Compassion and mercy don’t exclude people from having to deal with the consequences of our sins. When we fall, God is so gracious, but there are also consequences. You can’t jump off of a cliff, then decide you didn’t want to, repent, and figure that you won’t splat when you hit the bottom. THAT is reality. That’s not Reality, praise be, but here, that’s reality. Just because Ted Bundy became a Christian and Jesus forgave him, not to mention many of the victim’s families, did not get him a get-out-of-jail-free card.

    So, while I totally think it’s a bummer that people are fallen and sinful and can act without understanding and compassion toward another, it also doesn’t surprise me, and when it’s directed at me because I messed up, it hurts, but I kind of asked for it.

    I say this as a person who HAS been called a whore, and excluded, and a lot worse, because of the choices I made.

    It hurts, it’s not fun, but who I am is not dependent on them. It’s dependent on Him.

    So to me, the responsibility for that act is not us as a church who is doing a sucky job of being compassionate and understanding for people’s mistakes. It’s on the person committing the act. And I don’t find productiveness in condoning it, or on blaming the body of Christ for it. People aren’t having abortions because the church has a double standard about compassion and pro-life attitudes; people are having abortions because THEY have a double standard of morality, and have either deceived themselves or been deceived. I know this because I’ve been there, and so have many others, and have managed to make a different choice.

    I say all this because, as others seem to be above, I don’t want to validate this as a reason to choose abortion. Because it’s not a good or even logical reason. It’s not a reason at all.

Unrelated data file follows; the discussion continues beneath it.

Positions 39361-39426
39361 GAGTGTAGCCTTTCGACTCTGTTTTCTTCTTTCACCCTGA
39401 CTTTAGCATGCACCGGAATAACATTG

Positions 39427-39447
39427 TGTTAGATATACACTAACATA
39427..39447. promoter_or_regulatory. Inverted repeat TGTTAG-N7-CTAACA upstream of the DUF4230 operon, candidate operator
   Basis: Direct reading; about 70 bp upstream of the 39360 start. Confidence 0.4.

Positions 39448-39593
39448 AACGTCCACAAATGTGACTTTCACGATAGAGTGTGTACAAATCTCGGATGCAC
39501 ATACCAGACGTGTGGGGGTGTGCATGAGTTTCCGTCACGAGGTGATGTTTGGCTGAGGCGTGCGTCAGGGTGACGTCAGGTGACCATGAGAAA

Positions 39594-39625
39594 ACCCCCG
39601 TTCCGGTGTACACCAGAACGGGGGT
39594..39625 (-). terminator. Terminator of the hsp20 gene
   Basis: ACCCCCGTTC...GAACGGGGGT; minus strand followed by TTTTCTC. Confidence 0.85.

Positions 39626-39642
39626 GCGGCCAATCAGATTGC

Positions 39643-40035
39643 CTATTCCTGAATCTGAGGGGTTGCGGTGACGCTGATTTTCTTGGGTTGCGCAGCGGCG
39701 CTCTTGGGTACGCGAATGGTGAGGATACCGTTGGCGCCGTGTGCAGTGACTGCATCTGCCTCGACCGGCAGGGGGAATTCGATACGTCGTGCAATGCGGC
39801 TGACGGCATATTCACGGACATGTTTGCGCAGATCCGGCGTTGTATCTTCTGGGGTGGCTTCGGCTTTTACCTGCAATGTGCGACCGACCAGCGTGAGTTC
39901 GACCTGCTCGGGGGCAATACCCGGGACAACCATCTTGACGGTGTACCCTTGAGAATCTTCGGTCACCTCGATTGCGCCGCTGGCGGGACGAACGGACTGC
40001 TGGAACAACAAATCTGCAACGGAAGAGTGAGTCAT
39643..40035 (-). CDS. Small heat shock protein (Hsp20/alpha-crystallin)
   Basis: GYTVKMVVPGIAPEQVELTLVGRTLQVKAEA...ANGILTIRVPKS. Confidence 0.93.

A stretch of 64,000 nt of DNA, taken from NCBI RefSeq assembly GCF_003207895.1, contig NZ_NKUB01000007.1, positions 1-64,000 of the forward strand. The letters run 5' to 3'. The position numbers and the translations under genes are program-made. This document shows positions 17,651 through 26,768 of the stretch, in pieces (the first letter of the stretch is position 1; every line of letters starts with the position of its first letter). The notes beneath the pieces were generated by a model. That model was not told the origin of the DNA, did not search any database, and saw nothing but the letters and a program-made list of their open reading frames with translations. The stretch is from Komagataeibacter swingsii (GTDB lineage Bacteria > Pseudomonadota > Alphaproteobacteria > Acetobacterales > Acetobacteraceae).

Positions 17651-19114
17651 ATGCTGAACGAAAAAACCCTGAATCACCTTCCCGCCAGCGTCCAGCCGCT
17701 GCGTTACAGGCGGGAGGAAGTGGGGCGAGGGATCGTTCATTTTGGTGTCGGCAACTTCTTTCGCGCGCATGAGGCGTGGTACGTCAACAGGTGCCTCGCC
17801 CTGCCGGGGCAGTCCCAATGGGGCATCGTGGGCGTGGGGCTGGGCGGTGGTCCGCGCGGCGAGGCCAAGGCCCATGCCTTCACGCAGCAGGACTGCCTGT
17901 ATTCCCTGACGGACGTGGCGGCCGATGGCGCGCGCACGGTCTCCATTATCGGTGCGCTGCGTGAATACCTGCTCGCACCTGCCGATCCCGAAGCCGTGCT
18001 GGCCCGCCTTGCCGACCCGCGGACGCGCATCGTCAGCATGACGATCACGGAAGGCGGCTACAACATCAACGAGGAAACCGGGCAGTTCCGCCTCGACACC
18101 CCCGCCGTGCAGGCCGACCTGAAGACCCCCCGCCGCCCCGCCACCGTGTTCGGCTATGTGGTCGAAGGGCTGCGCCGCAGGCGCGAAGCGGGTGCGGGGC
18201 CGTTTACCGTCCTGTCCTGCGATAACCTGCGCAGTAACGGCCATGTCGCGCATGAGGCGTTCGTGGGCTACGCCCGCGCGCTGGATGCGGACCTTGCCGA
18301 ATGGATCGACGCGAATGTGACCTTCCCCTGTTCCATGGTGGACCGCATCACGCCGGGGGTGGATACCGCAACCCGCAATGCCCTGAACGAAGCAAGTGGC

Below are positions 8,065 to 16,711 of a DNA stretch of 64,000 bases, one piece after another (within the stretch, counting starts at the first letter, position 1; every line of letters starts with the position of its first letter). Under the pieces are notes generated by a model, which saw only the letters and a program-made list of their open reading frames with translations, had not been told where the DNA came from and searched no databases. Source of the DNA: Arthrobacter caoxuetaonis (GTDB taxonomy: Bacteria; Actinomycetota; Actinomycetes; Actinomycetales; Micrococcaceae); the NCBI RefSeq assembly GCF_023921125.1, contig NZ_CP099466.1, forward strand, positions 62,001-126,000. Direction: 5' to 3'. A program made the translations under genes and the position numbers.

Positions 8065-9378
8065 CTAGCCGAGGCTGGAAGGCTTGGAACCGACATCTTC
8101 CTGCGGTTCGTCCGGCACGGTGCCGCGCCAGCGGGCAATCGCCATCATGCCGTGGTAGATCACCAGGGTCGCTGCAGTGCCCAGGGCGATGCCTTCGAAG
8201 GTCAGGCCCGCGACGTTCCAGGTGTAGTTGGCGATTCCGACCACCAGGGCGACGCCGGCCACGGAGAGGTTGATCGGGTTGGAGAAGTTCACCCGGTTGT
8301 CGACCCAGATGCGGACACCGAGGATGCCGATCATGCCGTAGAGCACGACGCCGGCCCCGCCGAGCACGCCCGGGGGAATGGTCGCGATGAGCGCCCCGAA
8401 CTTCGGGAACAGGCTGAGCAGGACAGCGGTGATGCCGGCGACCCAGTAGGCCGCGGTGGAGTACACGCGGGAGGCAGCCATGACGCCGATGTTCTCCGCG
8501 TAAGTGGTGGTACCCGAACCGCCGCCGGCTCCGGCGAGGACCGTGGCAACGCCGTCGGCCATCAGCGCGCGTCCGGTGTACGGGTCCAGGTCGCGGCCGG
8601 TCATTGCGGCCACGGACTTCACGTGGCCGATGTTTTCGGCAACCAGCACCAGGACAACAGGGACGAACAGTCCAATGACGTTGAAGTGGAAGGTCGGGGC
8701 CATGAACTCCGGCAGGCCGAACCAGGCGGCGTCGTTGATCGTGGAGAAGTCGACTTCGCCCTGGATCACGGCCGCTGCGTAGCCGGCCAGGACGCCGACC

That said, as I said in the beginning, we could do a lot to grease the wheels as a church, and I agree that how we react to pregnancies in general, and especially in ones where there is a non-ideal circumstance would make it easier for people to make the right decisions.

    I’m totally on board with the idea that we as the church should up our game and put our money where our mouth is when it comes to babies and pro-life stances. It’s not an either/or, though. We need to have compassion for the mothers but also stand in truth in regards to abortion. Swinging too far to one side or the other won’t help anyone in the long run.

    We NEED to embrace Christlikeness when it comes to these matters, and refrain from the sin of gossip or passing judgment that isn’t ours to pass. Let’s embrace the sinners, because frankly, that’s all of us.

    Reply
    • i don’t think anyone is validating abortion. i think people are acknowledging that women are hurting and need tangible help and support to see past lies and embrace life.

      Reply
      • And I think that we should offer what help we can, and not be a hindrance besides.

        I just also think we should take responsibility for our actions, and not blame them on fears of how people might react. Grace is a difficult, thin line to walk, and falling on either side is unhelpful… neither being a stumbling block by enabling and validating sin and being a stumbling block by legalistic application and judgment are good things for anyone involved. I am just concerned that the essay seemed to place all the blame on other people, and it grieves me to think that women stuck in that situation might find a false sense of hope through it, thus perpetuating the lie.

        I know it sounds callous, but lives are at stake. That’s why it concerns me. And it’s a very personal thing, because I can very very much relate. I know that pain, and that hurt, but I also know God’s sufficient grace–when I gave Him the chance to give it to me. No one else could make me choose one way or another, it was my choice to make.

        Reply
        • How do you believe a woman could derive any sense of “hope” (false though it might be) through this essay? Where is the validation that abortion is the right choice? That is not the issue being written about. And how do you know the woman in the essay hasn’t already taken responsibility for her actions and accepted forgiveness–at the foot of the Cross?